Feds put dollars behind the push for quality
In the third year of a federal demonstration project aimed at improving care by attaching financial incentives to quality measures, the Dartmouth-Hitchcock Clinic again earned a bonus from the government.
Care: The Clinic is one of 10 multispecialty group practices participating in the Centers for Medicare and Medicaid Services Physician Group Practice (PGP) Demonstration. The project is designed to reward PGPs for improving the quality and efficiency of care provided to Medicare beneficiaries. Dartmouth-Hitchcock earned $3.6 million for its performance in 2007-08, the project's third year, whose results were just announced.
During each of the demo's five years, a PGP can earn a payment if its rate of spending on Medicare patients rises more slowly than the rates of other providers in their area. If the rate lags enough, the government shares up to 80% of its savings with the PGP, depending on how well the group meets several quality goals. In year two, four of the 10 PGPs--including Dartmouth-Hitchcock--generated enough savings to receive payments. (For more on the second year's results, see the article "Clinic gets pay-for-performance bonus from feds".) In the third year, five of the 10 PGPs got bonuses.
Targets: Various quality goals are being phased in during the five-year demo. In year three, five targets for hypertension and cancer screening were added to the first two years' benchmarks --which were for diabetes, congestive heart failure, and coronary artery disease. All 10 PGPs met at least 28 of the 32 total goals in year three.
Dr. Martin Sedlacek, a nephrologist at DHMC, led the effort to meet the blood pressure goals. He studied how to best apply national guidelines for measuring and treating high blood pressure across the Clinic. One of the most important steps was to reeducate staff on the complexities of measuring blood pressure. Readings can be affected by factors such as cuff size, the position of the patient's arm, and how the patient's sleeve is arranged. Accurate measurements are critical because blood pressure is "a big predictor for future trouble," says Sedlacek.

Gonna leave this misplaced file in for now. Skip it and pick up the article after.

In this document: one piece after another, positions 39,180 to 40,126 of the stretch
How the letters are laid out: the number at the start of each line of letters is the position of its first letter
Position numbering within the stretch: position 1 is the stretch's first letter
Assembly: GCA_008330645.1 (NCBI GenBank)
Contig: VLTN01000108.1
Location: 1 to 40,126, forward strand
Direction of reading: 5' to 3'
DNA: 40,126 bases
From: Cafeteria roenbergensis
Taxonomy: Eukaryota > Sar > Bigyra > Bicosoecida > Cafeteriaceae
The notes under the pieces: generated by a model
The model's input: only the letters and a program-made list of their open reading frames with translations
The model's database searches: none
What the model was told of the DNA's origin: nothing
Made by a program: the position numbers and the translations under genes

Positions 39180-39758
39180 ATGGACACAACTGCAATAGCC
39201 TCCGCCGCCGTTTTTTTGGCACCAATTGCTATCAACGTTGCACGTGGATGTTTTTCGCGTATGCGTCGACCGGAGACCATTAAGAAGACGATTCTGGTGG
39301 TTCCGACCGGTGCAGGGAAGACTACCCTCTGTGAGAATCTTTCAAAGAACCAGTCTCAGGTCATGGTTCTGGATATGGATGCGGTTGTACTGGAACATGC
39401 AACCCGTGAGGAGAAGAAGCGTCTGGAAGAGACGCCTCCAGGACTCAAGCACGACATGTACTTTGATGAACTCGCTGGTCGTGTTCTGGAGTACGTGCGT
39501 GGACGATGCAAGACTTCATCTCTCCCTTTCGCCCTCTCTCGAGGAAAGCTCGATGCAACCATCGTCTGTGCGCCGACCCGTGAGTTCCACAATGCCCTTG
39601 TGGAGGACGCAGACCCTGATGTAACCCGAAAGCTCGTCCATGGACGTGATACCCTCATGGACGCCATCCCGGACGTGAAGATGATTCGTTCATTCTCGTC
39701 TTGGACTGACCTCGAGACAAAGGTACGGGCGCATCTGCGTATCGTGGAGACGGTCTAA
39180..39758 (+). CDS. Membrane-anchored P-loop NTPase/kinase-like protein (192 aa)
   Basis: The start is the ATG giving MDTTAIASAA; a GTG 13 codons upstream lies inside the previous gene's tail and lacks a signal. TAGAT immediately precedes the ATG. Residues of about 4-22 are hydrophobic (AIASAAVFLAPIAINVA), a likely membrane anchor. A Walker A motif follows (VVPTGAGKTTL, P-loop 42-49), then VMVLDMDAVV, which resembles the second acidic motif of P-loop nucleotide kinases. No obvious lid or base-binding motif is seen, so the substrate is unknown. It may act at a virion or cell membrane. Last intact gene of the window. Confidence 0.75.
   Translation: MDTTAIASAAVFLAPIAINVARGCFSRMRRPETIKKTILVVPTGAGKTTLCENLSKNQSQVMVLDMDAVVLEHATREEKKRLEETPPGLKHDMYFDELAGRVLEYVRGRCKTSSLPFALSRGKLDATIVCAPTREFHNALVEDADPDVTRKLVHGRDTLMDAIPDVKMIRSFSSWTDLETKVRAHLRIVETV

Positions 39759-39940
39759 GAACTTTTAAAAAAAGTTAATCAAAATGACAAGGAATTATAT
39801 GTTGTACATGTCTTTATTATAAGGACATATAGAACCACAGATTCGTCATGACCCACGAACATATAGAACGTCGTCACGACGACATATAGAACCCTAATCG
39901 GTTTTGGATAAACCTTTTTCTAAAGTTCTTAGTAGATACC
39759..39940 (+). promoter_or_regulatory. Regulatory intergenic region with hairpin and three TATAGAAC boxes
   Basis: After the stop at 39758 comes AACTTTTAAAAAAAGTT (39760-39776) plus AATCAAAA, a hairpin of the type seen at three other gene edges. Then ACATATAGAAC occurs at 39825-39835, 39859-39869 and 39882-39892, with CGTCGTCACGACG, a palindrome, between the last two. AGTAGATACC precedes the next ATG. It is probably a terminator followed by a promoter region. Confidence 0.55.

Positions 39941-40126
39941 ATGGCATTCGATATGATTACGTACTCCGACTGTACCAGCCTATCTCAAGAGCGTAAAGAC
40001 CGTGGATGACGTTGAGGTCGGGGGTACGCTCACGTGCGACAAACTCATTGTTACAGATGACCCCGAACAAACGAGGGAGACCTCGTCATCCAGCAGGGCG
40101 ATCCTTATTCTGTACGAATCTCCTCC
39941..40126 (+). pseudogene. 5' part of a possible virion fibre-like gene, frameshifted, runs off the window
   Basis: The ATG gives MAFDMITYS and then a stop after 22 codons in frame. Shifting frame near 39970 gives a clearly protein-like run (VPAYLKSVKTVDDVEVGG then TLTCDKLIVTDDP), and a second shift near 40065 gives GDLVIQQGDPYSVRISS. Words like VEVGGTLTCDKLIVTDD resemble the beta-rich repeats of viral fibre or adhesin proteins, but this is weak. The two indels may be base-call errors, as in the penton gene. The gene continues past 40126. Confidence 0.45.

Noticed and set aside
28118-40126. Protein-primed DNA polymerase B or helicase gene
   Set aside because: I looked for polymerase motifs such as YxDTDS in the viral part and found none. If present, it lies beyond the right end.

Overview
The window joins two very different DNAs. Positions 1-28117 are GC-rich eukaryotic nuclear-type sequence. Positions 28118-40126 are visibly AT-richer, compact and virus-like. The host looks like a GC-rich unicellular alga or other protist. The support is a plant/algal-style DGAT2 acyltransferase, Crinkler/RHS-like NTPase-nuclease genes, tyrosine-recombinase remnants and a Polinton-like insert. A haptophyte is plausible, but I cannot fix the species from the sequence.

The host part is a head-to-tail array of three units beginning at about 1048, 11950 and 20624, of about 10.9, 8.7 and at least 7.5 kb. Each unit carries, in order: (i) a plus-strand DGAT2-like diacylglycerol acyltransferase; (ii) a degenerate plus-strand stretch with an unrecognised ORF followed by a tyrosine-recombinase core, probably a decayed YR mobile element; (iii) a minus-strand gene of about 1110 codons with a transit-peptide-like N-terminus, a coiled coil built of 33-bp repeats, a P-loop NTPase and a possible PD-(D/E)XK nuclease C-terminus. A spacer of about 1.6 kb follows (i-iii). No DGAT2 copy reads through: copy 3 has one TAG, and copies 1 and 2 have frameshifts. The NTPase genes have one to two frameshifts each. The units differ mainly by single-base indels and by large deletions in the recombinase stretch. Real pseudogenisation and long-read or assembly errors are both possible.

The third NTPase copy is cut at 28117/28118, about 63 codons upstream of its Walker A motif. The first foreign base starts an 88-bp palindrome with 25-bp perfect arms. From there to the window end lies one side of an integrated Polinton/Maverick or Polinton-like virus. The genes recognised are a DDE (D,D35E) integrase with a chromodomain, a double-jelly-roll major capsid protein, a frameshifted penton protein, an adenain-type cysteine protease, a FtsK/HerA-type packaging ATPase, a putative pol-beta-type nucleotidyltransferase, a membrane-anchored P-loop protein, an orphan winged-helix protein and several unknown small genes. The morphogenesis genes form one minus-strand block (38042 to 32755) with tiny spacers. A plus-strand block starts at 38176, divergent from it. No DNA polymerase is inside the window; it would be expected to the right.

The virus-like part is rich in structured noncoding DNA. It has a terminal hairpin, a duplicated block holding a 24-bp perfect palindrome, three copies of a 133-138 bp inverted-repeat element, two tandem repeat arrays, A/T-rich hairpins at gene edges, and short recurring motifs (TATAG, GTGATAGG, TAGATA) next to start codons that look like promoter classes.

Despite these efforts, the Clinic missed two of the three hypertension goals. Most patients had their blood pressure measured, but not enough had their pressure under control (defined as less than 140/90). And not enough patients with elevated blood pressure were given a plan of care.
"Our ambition is to do the right thing every time," says Sedlacek.
"Our ambition is to do the right thing every time when the patient comes in," says Sedlacek. "This requires a continuous effort." Dartmouth-Hitchcock is not trying to meet the government goals simply to get the bonuses, he adds, but "because it's the right thing to do."
Actually, the jury is still out on whether pay-for-performance initiatives like the PGP demo are the best way to improve the quality and efficiency of care. After three years, four of the 10 PGPs in the demo haven't received any performance payments. In fact, one of the groups that met all of year three's 32 quality goals didn't earn a payment because it hadn't kept costs down sufficiently.
Seminal: But for Dartmouth-Hitchcock, participating in the demo has been "seminal," says Dr. Barbara Walters, senior medical director of the Clinic and the project's coordinator. It has even resulted in a pilot program with CIGNA that applies the demo's framework to commercially insured patients.
Furthermore, the demo has led to dialogue among the PGPs, Walters says. The 10 groups have a monthly virtual meeting to share best practices, and the other participants are now "valued colleagues," she says.
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